# Total Roman {3}-domination in Graphs

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## Abstract

**:**

## 1. Introduction

- (a)
- if $f\left(v\right)=0$, then the vertex v must have at least two neighbors in ${V}_{2}$ or one neighbor in ${V}_{3}$.
- (b)
- if $f\left(v\right)=1$, then the vertex v must have at least one neighbor in ${V}_{2}\cup {V}_{3}$.

**Definition**

**1.**

## 2. Total Roman $\left\{3\right\}$-domination of Some Graphs

**Proposition**

**1.**

**Corollary**

**1.**

**Observation**

**1.**

**Proof.**

**Observation**

**2.**

**Observation**

**3.**

**Proof.**

**Corollary**

**2.**

**Proposition**

**2.**

**Proof.**

**Corollary**

**3.**

**Proposition**

**3.**

- ${\gamma}_{t\left\{R3\right\}}\left({K}_{1,n}\right)=4$,
- ${\gamma}_{t\left\{R3\right\}}\left({K}_{m,n}\right)=5$ for $m\in \{2,3\}$ and $n\ge 3$.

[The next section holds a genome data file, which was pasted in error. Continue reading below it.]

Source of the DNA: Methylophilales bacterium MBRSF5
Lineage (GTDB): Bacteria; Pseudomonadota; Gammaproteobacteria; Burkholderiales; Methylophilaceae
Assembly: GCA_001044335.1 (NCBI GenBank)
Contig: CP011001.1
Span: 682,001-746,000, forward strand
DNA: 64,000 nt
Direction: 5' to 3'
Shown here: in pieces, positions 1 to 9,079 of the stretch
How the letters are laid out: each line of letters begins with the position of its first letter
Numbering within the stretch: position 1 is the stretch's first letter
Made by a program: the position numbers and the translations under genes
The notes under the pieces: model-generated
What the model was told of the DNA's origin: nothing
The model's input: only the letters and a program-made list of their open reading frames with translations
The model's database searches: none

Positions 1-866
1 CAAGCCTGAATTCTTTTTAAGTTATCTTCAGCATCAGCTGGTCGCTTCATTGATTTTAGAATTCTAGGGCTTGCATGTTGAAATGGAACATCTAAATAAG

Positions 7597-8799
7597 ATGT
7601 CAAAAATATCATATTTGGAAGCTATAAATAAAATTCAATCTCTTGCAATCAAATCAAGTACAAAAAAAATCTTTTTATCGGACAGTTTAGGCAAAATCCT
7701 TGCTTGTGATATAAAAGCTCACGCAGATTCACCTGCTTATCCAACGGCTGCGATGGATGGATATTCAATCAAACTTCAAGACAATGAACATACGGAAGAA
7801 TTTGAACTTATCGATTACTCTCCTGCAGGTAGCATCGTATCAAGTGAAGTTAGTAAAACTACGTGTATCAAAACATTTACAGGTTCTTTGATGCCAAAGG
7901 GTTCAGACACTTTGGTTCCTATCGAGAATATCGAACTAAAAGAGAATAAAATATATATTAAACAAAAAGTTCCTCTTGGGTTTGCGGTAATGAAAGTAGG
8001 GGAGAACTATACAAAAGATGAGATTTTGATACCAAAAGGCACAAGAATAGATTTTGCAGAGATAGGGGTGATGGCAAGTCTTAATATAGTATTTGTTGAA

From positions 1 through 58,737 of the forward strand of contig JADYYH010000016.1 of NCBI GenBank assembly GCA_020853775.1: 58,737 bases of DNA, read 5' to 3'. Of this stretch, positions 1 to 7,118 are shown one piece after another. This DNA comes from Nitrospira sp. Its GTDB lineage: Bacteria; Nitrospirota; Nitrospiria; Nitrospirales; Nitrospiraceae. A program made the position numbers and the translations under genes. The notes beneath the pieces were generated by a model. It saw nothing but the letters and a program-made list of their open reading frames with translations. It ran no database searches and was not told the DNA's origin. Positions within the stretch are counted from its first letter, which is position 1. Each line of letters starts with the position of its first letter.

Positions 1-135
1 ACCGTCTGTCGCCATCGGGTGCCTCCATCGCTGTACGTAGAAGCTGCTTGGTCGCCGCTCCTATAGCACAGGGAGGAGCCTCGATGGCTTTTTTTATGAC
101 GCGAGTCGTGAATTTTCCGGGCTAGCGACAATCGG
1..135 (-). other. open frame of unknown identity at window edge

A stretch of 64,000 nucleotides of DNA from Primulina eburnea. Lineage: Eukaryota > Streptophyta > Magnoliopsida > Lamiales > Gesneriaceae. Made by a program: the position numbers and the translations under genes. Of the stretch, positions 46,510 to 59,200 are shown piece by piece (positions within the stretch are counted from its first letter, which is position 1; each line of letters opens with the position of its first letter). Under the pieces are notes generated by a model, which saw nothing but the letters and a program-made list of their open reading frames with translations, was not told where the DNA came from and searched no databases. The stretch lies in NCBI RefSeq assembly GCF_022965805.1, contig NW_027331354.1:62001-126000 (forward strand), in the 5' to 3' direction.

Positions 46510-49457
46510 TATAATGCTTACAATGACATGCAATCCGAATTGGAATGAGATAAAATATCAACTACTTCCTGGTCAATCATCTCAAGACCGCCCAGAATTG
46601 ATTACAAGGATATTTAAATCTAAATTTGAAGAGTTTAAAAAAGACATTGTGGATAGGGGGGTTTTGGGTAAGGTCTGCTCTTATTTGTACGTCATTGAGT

- ${\gamma}_{t\left\{R3\right\}}\left({K}_{m,n}\right)={\gamma}_{dR}\left({K}_{m,n}\right)=6$ for $m,n\ge 4$.

**Proof.**

- (i)
- Let $U=\{{u}_{1},{u}_{2}\}$ and $W=\{{w}_{1},{w}_{2},\dots ,{w}_{n}\}$. Let f be a TR$\left\{3\right\}$DF of ${K}_{2,n}$. If $f\left(W\right)=2$, then $f\left(U\right)\ge 3$. If $f\left(W\right)=3$, then $f\left(U\right)\ge 2$. If $f\left(W\right)\ge 4$, since $f\left(U\right)$ is positive, then $f\left(V\right)\ge 5$. Therefore $f\left(V\right)\ge 5$. Assigning $f\left({u}_{1}\right)=2,\phantom{\rule{4pt}{0ex}}f\left({u}_{2}\right)=1$ and $f\left({w}_{1}\right)=2$, shows that ${\gamma}_{t\left\{R3\right\}}\left({K}_{2,n}\right)\le 5$.